As consumers, we are very familiar with the traditional view of retail. We make our purchases at Walmart, Target, Dick’s Sporting Goods, Foothill Bookshop, Starbucks Cafes, and other points of sale. The retailer’s job is to connect the consumer to products and facilitate the purchase. Sounds simple, right?

Well, the reality today is that most consumers are omnichannel shoppers. That means that we don’t use a single channel for making purchasing decisions. If you are in the market for a laptop, you may go to Best Buy to see (touch and feel) what’s available, you may also visit company sites (Apple, Dell, Samsung) to collect information about features and capabilities. You may check out discount online retailers to see if you can get a better price. Finally, you may look for customer reviews on consumer sites, before you make your decision. Using multiple channels to make a purchasing decision enables the customer to choose the right product, but what does that mean for the business? It means that it is not enough to place your product in your store or at a chosen retailer. The company must support its product on all these channels.

So, if we are shopping in so many different ways, why are we still buying mostly via retail shops?

Smart retailers implement strategies that add value to the shopping experience. For example, you may get an extra warranty or a return guarantee if you purchase at a retail shop that offers it as an added service (Nordstrom). You may experience something that’s only available at the retail shop – a fashion show, a relaxing atmosphere, a digital interactive display (AT&T store in Chicago).

In 2016 for the first time, online retailers outperformed in-store retailers on Black Friday! As a result, many traditional retailers downsized (Payless Shoes, BCBG, Macy’s).

In 2017, the writing was on the wall! Most of Black Friday purchases were done online!

Link (Links to an external site.)

Retail business is often overcrowded. Take a coffee shop business, for example. There are 33,000 coffee shops in the United States (WSJ, November 8, 2017). 42% of them are owned by Starbucks. There are market trends to consider: the coffee business is slowing down, consumers are not visiting coffee shops as often as they used to. Instead, they brew specialty coffee at home, they buy it at grocery stores and gas stations.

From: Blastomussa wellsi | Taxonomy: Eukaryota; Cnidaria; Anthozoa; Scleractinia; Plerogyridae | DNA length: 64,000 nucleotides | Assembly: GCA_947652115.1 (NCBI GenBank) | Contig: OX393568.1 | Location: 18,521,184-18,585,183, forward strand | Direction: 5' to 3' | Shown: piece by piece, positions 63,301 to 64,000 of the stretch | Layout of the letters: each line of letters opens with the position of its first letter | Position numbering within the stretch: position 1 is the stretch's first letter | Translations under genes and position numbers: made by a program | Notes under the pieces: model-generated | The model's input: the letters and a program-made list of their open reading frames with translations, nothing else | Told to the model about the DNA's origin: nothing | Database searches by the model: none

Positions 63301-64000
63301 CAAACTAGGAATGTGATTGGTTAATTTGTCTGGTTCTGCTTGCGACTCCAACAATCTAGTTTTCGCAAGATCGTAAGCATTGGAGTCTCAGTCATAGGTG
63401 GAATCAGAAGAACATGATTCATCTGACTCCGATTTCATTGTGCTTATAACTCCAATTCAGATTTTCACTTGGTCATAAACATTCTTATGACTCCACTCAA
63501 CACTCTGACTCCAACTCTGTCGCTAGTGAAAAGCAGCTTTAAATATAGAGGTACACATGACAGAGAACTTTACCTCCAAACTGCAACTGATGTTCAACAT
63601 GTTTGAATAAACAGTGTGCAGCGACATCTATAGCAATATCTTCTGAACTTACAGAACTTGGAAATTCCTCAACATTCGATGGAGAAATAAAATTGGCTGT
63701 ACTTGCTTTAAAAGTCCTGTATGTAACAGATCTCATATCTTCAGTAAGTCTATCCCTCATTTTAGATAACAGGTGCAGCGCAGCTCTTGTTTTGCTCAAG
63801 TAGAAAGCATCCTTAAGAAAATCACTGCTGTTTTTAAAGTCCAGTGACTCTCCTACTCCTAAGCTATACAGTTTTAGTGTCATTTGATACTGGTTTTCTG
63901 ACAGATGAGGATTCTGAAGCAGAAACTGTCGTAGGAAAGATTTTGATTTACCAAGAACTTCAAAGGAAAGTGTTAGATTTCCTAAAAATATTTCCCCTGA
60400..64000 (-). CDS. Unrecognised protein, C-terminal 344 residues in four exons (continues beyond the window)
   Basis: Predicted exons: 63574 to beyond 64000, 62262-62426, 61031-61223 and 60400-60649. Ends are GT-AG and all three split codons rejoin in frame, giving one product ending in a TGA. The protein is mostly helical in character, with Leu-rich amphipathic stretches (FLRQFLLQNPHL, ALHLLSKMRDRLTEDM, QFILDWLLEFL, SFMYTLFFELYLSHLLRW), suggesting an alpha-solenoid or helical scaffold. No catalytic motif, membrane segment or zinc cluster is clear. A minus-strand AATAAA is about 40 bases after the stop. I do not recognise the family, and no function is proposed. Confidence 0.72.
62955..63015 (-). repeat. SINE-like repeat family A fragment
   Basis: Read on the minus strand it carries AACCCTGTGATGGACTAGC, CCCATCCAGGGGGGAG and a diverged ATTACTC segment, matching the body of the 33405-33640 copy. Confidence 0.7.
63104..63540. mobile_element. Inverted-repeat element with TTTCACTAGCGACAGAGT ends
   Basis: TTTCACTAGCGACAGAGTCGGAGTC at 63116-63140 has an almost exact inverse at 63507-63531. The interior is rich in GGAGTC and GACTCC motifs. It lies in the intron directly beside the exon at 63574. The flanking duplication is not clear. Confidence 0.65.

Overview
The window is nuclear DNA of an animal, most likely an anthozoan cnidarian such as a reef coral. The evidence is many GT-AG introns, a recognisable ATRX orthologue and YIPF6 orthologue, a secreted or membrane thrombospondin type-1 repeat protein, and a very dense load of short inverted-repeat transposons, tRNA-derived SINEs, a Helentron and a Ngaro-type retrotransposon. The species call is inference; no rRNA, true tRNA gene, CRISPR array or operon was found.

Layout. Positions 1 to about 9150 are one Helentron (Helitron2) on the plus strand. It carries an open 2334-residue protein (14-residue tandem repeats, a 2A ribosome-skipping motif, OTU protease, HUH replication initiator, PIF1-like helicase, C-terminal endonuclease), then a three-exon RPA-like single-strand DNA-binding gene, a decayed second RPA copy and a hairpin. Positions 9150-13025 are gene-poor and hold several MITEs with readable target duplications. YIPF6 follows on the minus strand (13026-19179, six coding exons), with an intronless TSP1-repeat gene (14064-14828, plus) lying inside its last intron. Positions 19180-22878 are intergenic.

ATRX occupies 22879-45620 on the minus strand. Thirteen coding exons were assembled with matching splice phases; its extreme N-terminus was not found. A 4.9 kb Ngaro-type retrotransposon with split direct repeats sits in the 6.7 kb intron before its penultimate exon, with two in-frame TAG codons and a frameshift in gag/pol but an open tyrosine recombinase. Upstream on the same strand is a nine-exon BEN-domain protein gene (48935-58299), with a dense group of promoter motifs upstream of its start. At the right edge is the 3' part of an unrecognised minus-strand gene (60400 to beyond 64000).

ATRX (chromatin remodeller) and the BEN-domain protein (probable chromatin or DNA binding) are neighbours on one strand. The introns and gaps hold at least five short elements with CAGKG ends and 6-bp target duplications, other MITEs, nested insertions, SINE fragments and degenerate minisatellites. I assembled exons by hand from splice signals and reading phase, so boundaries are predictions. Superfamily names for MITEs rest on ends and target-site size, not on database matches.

Caffeine Crush WSJ

While we all agree, online retailing is the future, there are still many people who shop at stores (even if they are checking out prices online while at the store!). Which is why Amazon is opening brick and mortar bookstores in Seatle and right here in California. This is Santana Row in San Jose, CA.

amazon bookstore santana row

Grocery retailing is undergoing a major change. From delivery services to online ordering, to “curb-side” pickup, retailers are scrambling to figure out the right combination of digital and in-person services to deliver the best value to the consumer. And, who is turning up the heat? You guessed it! Amazon. (Links to an external site.)


Point is, retailers are figuring out that it is NOT an isolated “brick-and-mortar” strategy OR online strategy that wins today, it is a combination of the two.

In e-readers (aka Kindle), where Amazon started, a late-2016 Pew Research Center study showed that 65% of its respondents read a printed book over the past year, while only 28% read a digital book. (WSJ, October 31, 2017) And those who read digital copies are now less likely to be reading them on dedicated e-readers, preferring tablets, laptops, and even phone screens (which can reduce comprehension). So, once again, retailers have to figure out how to present products/services across many channels and devices.

Amazon Oasis

Restoration Hardware (RH)  – still betting on retail

One company is betting heavily on maintaining physical spaces where people can gather, shop, dine, and experience the products. Read this letter from RH’s CEO Gary Friedman (Links to an external site.), a visionary leader. I bet, you will be moved and inspired by his take on retail.


Businesses that get involved in selling goods and services to other businesses (for use or resale) are called Wholesalers.

Table 11.3 in your text identifies different types of wholesalers. As you read through the table, keep in mind that all wholesalers take possession of the products except Agents and Brokers. When you buy a house (or a boat) you hire an agent or a broker with the understanding that he/she does not own the house you want to buy. The job of an Agent/Broker is to simply connect the seller with the buyer. Other types of wholesalers typically add value in one of the following areas:


Competitive Environment

In Wholesale and Retail there is constant pressure to gain efficiencies and lower prices. Both are essentially middlemen, and if they don’t add enough value to the end-user (consumer), they are out. Some operate as both – wholesale and retail. SuperValue brand is one of many examples. It is a wholesale food distributor that also operates its own retail stores. Another example is Johnson & Johnson, a company that provides supplies to clinics and hospitals, but also sells to consumers (bandaids and other consumer products).

Think of other industries/companies where choosing an innovative distribution channel made all the difference…